The local museum is an eye opener into the current situation. First it presents an interesting exercise in dealing with the red tape. The museum has funny work hours and it is easy to miss but if you are inquisitive enough this might be appreciated by the employees, considering that you are white, and they will open the museum just for you for mere 50000 rupees. This is probably ten times the amount that the mortals pay but hey, it is a special service with fancy booklets in Indonesian (useless) and a guide who’s English is rather basic (hardly useful) included. Once inside one can see what has disappeared from the everyday life of Bandar despite the continuous isolation. There is a little prelude to the “megalithic” stone site located outside of town. It becomes clear that the learned people of Bandar who are involved in tourism promotion as well, do not understand the meaning of megaliths (from Greek: mega-large, lith – stone) and thus may mislead you into going to a site some 50km away for nothing. The statues referred to are less than human size with Buddhist overtones and consequently having nothing to do with the megalithic age of the Earth as the name suggests. Furthermore, one gets to understand where the symbol of the city comes from (essential since practically every building is adorned with it) but it is still difficult to understand the choice – the crown-like ornament is part of the headdress of a local bride. Also one discovers that the region has its own alphabet but unfortunately it has been confined to the museum – the rest of Indonesia uses Latin most probably because of its unifying characteristics since the Roman world.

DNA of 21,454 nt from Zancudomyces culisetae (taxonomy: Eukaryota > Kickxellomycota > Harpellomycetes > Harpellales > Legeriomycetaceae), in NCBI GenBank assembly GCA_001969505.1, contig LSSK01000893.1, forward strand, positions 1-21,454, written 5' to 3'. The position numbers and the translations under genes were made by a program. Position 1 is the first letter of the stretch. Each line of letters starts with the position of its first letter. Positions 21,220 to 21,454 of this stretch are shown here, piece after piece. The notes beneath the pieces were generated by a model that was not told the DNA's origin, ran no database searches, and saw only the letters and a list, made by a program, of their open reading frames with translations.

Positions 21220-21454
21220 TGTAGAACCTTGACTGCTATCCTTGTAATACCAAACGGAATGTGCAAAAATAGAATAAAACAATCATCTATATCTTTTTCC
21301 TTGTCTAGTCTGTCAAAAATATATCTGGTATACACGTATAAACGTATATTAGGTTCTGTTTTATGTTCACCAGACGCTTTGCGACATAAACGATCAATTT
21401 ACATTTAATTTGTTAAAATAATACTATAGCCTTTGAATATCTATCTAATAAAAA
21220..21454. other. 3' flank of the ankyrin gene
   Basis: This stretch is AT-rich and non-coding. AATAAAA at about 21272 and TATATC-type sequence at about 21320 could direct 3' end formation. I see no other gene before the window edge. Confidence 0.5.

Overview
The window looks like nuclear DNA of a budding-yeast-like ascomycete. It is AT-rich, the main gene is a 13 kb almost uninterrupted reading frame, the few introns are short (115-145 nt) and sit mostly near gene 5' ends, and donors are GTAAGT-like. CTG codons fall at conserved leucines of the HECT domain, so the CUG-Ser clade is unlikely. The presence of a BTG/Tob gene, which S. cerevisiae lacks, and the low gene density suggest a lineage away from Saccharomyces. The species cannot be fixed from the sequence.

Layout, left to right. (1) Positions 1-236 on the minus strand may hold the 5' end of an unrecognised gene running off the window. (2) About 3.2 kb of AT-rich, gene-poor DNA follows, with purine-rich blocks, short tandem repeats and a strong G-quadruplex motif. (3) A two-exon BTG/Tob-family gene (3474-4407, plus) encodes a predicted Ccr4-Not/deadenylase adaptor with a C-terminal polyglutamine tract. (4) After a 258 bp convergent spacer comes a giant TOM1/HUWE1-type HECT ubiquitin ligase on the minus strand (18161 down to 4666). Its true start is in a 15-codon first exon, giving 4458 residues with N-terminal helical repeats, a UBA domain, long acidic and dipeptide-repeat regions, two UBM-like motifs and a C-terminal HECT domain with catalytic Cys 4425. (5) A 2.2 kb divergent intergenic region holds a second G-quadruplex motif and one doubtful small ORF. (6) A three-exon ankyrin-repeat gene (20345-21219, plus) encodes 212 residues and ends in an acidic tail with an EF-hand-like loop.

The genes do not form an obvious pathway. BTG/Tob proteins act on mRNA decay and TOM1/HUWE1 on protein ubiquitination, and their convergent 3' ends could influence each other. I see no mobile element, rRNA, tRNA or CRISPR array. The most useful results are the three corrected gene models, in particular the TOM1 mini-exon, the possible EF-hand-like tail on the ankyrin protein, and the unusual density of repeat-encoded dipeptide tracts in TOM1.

People interested in the Muslim background of Indonesia may find it strange but here the cannon are treated differently in many ways, the most obvious in the architecture of the mosques. There is the common thread of structures with at least double roof very reminiscent of the pagodas. Nevertheless the roofs are topped with specially made tin domes that make it obvious that this is a Muslim site of prayer and nothing else. When it comes to prayer time though, the load speakers start to spew something that is more akin to Buddhist chanting than Muslim mullah singing and the quality of the Arabic is rather dubious.
What Bandar is most famous for is its proximity to one of the many volcanoes that lace the Indonesian archipelago or namely the Krakatau. Once upon a time, this particular estate of fine underwater world blew up with such a force that a new cone shoed up from the sea and the ensuing tsunami obliterated what are now the low-lying areas of Bandar Lampung. As a testimony to the power of this catastrophe there is a buoy (normally being in the sea guiding ships) sent way up the hill with the monster wave. The monument is embellished with the sculpture renditions of some local animals such as rhinos and elephants but this is another story.
Bandar Lampung is the capital of lampung Province, if you take a flight from Soekarno Hatta Airport Jakarta, it would take 30 minutes to Raden Intan Airport and then take a taxi to Bandar lamoung downtown in about 45 minutes.
If you take a land transportation from Jakarta, starting from Kampun Rambutan bus terminal or from Kalideres bus terminal or from Cikokol Tangerang, the bus would take about 90 minutes to Merak harbour (100 km), then 2 to 3 hours by ferry to Bakau Heni harbour, then from Bakau heni by bus or by sharing taxi would take about 90 minutes to reach Bandar Lampung (100 km)